A destructive and fast-moving wildfire broke out in northern California on Thursday morning, spreading rapidly due to a mixture of twenty howling and extremely dry conditions.
The camp fire, in the county of Butte, north of the state capital, Sacramento, was burned about 18,000 acres starting from Thursday evening and 0% was contained while officials were quick to evacuate the inhabitants of the area. He injured an unknown number of civilians and two firefighters, officials said at a press conference on Thursday. The interim governor Gavin Newsom (D) declared a state of emergency.
Social media have been inundated with apocalyptic images of smoke-filled skies and orange neon horizon lines in what is becoming a family ritual. Others have taken on Twitter to post messages about missing family members. The city of Paradise, California, population of 27,000, was evacuated, officials reported to local journalists, as well as the neighboring communities of Pulga and Concow.
Colton Percifield, 20, said in an interview he woke up at a friend's house in Concow to find the smoke out around 7:00 am. Macchia fires soon invaded the home.
"Within half an hour, the whole place was on fire," he said. At 8:20, the house was burning.
The perpetrator left in his pickup truck for an emergency meeting place in a field outside the city, finding himself on an empty road with the fire an inferno swelling on either side of the road that surrounded him. A video that has captured captures the infernal conditions that he has described; Thick smoke and heat surrounded the truck as the temperature rose inside, while sparks and giant flames licked the roof over his head in pitch-black darkness. At one point, a branch of a tree fell into his car, destroying the windshield and denting his hood.
Percifield said he drove off-road a few times in poor visibility, but eventually managed to reach a lawn that is maintained for residents in the event of a fire. He said people were talking about Concow's neighbors who had not managed to escape from their homes.
The fire started early in the morning near Pulga, a small community surrounded by the Plumas National Forest, officials said. The first firefighters to arrive have found some 10-15 acres that burn. Wind gusts of up to 49 miles have helped to accelerate their growth.
And officials have warned that the situation could change rapidly. Cal Darren Read's chief of firefighters told reporters that about 1,500 first responders were on-site or en-route, as well as 300 fire trucks, 20 bulldozers, aircraft and other support vehicles.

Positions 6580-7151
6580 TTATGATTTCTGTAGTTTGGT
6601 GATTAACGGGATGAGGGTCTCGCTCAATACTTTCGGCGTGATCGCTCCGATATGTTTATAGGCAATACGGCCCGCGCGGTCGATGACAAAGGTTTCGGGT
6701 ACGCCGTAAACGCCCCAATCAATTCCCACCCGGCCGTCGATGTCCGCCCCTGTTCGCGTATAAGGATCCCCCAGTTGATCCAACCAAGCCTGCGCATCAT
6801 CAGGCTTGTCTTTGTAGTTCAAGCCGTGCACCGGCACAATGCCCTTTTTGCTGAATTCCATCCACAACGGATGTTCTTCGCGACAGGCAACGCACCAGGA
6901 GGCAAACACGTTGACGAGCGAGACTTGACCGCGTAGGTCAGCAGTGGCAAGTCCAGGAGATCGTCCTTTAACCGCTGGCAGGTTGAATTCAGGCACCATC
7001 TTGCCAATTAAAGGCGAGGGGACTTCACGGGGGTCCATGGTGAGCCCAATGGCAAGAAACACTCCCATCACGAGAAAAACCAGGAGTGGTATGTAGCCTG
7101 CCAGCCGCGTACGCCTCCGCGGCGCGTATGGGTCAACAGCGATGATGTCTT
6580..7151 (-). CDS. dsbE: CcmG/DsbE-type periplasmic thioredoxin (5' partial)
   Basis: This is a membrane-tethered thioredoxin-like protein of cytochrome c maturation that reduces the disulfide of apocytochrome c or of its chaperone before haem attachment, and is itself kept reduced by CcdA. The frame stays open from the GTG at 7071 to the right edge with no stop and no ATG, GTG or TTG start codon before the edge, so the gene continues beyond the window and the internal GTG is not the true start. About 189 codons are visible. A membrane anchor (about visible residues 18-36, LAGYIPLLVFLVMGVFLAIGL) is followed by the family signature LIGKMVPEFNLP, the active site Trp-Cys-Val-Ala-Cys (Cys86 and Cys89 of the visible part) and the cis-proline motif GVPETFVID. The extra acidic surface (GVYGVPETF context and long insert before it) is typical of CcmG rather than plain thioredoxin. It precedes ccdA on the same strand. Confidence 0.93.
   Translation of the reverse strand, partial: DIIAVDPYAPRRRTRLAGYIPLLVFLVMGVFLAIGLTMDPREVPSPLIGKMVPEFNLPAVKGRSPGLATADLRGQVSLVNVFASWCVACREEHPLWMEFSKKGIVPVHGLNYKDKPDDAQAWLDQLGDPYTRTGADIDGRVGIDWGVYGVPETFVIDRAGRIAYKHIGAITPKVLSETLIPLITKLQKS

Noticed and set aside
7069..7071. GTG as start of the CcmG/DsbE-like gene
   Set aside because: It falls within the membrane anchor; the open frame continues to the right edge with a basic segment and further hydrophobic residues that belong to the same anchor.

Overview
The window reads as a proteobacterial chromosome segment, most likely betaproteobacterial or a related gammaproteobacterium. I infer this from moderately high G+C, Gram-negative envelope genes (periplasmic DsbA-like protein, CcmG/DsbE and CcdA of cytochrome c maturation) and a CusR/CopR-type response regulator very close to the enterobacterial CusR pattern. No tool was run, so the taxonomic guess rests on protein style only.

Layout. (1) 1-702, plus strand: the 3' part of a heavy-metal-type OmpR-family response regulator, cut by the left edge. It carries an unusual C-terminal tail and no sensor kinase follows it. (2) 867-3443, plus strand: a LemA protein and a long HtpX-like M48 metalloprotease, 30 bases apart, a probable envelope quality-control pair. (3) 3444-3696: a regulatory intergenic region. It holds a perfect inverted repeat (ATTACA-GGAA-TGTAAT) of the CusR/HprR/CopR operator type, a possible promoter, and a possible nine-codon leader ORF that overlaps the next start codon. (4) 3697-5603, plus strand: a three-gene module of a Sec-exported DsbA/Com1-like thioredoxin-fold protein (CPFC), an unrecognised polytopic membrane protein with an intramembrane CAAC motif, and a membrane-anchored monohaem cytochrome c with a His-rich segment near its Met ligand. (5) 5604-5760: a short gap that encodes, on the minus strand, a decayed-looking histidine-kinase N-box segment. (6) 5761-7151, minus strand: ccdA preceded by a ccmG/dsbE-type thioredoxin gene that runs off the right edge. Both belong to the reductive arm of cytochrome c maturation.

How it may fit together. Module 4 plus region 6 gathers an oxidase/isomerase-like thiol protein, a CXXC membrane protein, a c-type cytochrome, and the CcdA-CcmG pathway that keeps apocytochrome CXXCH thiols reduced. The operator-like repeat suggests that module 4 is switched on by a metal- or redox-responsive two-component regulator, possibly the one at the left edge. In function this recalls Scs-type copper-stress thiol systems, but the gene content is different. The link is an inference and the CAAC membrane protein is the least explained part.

According to the Sacramento Bee journalist, Ryan Lillis, around 60-70 people were waiting for an emergency evacuation to Walgreen's Paradise.
"Firefighters ask for buses to get them out" he reported.
The Adventist Health Feather River in the city caught fire as the firemen fought the flames, writes Lillis. The parent company of the hospital was not reached for comment.
The evacuation routes were blocked by people trying to escape the growing fire, the Sacramento Bee reported, and the first responders expressed concern about the possibility of escape.
Many people have turned to social media to record their discomfort.
"My mother is trapped with other drivers on Pearson Rd in Paradise with burning houses nearby" tweeted @jdpiersoniv. "People leave vehicles and run with children and pets".
More than 20,000 people were evacuated, reported the San Francisco Chronicle.
Cal Fire officials warned that the blaze could enter the city of Chico, a university town of about 93,000 about six miles from Paradise.
"Right now, Mother Nature is responsible," spokeswoman Bryce Bennett told the bee.
The National Weather Service had predicted dangerous weather forecasts in California because of the Santa Ana winds, roaring from the east and accelerating along the mountainous slopes facing north and south of California.
The red flag warnings for "adverse weather conditions" were in place not only for the Sacramento valley but also through central and southern California. Wind gusts of 50 miles at the time were expected in many locations.
The gusts that blow down the mountain slopes not only the flames of the fans, but also dry the earth's surface, lowering the relative humidity levels to 10% – creating powder conditions for the spread of fire.
There were 23.4 million Californians under the warnings with red flag Thursday at the beginning of Friday, after which the winds are expected to relax, giving rescuers the improvement of the conditions to fight the blaze.
California has suffered unprecedented debilitating fires in recent years. In August, the Mendocino complex fire became the biggest fire ever recorded in the state, ending up burning more than 400,000 hectares. The previous record was set less than a year earlier in another catastrophic fire that burned over 280,000 hectares in the counties of Ventura and Santa Barbara. In October 2017, about 21 fires burned nearly 95,000 acres and 7,000 buildings in the counties of Sonoma and Napa in the heart of the Californian wine country, killing 40 people.